CityStep Directed by Sabrina T. Peck '84 at Sanders Theater March 10 at the Loeb Drama Center March 11
TO DANCE IS TO PLAY, and to play is to be a kid. This is the message of CityStep, a dance theater production directed and choreographed by Sabrina T. Peck '84. The CityStep company, composed of 16 Harvard undergraduates, has combined forces with Cambridge public school children to produce a charming and witty dance extravaganza. As if this were not enough of a display of unique talent, the music is original as well, providing a particularly expressive accompaniment for the entire range of dances.
On a general level, CityStep explores the question of what it means to be a kid growing up in the city. Fortunately, Peck doesn't use this theme as a spring board for heavy moralization Rather she seems just to have observed normal city school kids and to have captured their actions in dance. The choreography is sensitive to exactly how little children work. The dance entitled "Three Boys" is more a game in a school yard than a formal dance with conscious steps. It is about playing and skipping, fighting and pushing--all the essentials of a grade school friendship. Clad in appropriate jeans and sneakers, the young dancers run, jump and clap, acting out our own past lunchtime recesses.
Peck effectively draws upon just these childhood memories. We are amused by the dances inCityStep not just because the children are so winsome, but because they are reminders of our own, still vivid, elementary school memories. In the dance "Classroom", Peck uses only members from the CityStep company, blurring the distinction between adult and child. Suddenly we are oack in that interminable fifth grade history class, bothered by that hotshot who always knows the answers, scornful of the peabrain who thinks she knows the answer but then cannot get it out. The hands of the clock drag, boredom sets in. The dancers wriggle and twist, twirling their legs around their chairs in every possible expression of restlessness. The final deep sleep is roused only by a relentless, and all too familiar, bell.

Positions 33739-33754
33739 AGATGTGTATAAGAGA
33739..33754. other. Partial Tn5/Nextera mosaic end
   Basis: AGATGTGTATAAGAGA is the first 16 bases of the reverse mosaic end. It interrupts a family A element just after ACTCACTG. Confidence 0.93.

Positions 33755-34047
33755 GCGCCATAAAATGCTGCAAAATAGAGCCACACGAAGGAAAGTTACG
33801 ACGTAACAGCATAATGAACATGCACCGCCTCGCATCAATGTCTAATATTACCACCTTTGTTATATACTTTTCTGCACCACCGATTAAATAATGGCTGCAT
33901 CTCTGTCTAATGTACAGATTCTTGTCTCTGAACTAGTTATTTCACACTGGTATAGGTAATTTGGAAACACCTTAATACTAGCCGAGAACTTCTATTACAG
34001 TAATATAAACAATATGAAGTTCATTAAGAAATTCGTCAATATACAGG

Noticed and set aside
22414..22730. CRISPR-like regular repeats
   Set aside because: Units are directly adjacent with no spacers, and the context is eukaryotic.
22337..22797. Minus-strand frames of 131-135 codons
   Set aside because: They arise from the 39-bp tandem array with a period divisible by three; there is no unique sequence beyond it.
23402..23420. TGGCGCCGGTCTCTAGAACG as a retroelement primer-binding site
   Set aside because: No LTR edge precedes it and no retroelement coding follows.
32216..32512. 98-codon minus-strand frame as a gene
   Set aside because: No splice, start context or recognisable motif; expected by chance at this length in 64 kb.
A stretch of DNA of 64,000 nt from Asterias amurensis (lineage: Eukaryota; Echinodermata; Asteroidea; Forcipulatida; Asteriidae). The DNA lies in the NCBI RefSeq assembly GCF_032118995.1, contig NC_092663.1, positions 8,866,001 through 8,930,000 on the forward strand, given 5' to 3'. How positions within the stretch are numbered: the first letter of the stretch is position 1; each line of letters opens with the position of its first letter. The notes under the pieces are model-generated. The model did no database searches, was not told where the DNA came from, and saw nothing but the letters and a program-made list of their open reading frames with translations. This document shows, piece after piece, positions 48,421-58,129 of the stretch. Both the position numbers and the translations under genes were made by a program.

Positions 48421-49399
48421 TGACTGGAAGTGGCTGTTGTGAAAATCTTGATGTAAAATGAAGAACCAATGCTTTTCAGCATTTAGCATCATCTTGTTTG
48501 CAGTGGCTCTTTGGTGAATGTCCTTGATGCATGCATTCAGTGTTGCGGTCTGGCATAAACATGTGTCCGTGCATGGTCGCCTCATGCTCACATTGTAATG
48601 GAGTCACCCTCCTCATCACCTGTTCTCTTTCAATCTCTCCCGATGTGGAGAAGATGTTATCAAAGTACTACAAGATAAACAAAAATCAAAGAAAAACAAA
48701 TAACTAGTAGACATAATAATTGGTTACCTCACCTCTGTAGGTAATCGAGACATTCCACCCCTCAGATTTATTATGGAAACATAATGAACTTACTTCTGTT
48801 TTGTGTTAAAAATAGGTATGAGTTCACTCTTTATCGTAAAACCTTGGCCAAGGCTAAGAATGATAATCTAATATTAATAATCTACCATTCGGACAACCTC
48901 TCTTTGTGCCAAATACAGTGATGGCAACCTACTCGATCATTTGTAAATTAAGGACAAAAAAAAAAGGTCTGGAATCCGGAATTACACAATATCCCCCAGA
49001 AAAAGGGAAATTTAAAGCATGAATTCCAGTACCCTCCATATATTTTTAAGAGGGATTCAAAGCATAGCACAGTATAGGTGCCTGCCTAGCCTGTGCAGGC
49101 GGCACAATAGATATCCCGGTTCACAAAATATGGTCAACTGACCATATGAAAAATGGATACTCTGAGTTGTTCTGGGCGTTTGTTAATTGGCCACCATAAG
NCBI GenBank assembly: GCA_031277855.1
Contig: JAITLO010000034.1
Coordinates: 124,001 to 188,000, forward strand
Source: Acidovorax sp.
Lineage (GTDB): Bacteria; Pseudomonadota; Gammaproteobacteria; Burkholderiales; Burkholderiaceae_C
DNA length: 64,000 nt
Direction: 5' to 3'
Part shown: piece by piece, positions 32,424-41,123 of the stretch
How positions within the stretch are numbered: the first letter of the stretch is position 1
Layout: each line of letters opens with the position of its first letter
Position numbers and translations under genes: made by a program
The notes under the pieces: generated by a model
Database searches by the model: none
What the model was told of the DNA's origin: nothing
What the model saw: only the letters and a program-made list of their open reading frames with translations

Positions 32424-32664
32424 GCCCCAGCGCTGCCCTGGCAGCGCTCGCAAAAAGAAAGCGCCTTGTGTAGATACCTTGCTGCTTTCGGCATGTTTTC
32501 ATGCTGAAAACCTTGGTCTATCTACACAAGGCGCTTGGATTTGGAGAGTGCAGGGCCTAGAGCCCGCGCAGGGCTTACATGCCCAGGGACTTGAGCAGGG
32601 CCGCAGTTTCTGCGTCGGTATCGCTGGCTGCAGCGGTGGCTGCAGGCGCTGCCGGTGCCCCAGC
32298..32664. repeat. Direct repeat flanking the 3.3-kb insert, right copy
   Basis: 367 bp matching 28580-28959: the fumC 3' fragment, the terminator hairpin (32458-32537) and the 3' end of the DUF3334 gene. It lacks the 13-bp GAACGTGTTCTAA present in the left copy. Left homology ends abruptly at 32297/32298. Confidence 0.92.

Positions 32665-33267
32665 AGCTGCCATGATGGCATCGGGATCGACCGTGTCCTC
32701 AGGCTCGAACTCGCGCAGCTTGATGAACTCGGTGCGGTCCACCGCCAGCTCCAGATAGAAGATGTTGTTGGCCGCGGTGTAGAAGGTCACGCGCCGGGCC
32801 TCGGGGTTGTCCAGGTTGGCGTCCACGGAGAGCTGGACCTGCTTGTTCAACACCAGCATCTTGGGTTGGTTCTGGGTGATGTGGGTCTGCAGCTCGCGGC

The stern admonition to "stay in line" is another memorable childhood burden. Lunch lines, fire drill lines and assembly lines are only a few of the long list of our youthful linear formations. In "Lineupheaval" Peck takes this geometric concept one step further. She fills the stage with lines of kids wiggling, stamping, walking and hopping-doing practically everything you can do whie still staying in line. It is grammar school teacher's nightmare. Quite naturally, the temptation becomes too much. The lines collapse into chaotic scatterings of high-spirited, giggling, obstreperous kids.
PECK'S GREATEST ASSET is a lively imagination. In one piece, she sends her dancers on a library tour that initiates the young student into the awe inspiring depths of stacks of dusty volumes. But these industrious kids do more than just listen to the tour guide. They are literally and physically carried away by the "waves of knowledge" contained in the library. Their hands twitch at the thought of all that "knowledge at their fingertips." Almost all of the dances in the first act display this whimsy. It is a quality that enhances both the assumed playfulness of the older dancers and the artless concentration of the younger ones.
The second act strays from the type of naturalness so easily displayed in the first. Peck becomes almost too ambitious, attempting even an exploration of the sociological problems of a lower-class family. Although there is some genuine tension portrayed, the choreography becomes self-conscious and vague. We are never sure exactly what the troubles of this blighted family are. More successful, however, is the dance "Night Out/Nightmare," in which a kid's experience of street life becomes a haunting, expanding dream.
The first praise of the dancers must be awarded to the impressive attention span of the kids. These fifth and sixth graders not only perform the steps set before them with laudable accuracy and energy, they manage also to remember all of the long and complex sequences. A special mention must go to Albert Silva who, while biting intently on his lower lip, dances with spirit and stage presence beyond his years.
The Harvard undergraduate performers are a diverse and interesting bunch. While some seem almost saw, though not ineffective, others have obvious balletic or jazz training. Alan Shaw, as the shadow in "Kid and Shadow," tenses Eduardo Fuentes with both his dazzline footwork and his impish grin. Throughout the program, Stanford Makishi exudes charisma with every step, strut and slide. In both "Classroom" and "Library Tour" Catherine Musinsky is particularly expressive. As her face registers the gamut of feelings from surprise to confusion, she dances with a soft, musical bouyancy. While CityStep is partially a showcase for these indented Harvard dancers, it is mostly and adventure for the Cambridge public school children. They are not only learning about dancing, they are learning a little bit about the glamour of performing. After carefully printing out her first name for an autograph sacker, one little girl asked shyly, "Do I put my last name also?" Who knows what that signature my be worth in 20 years.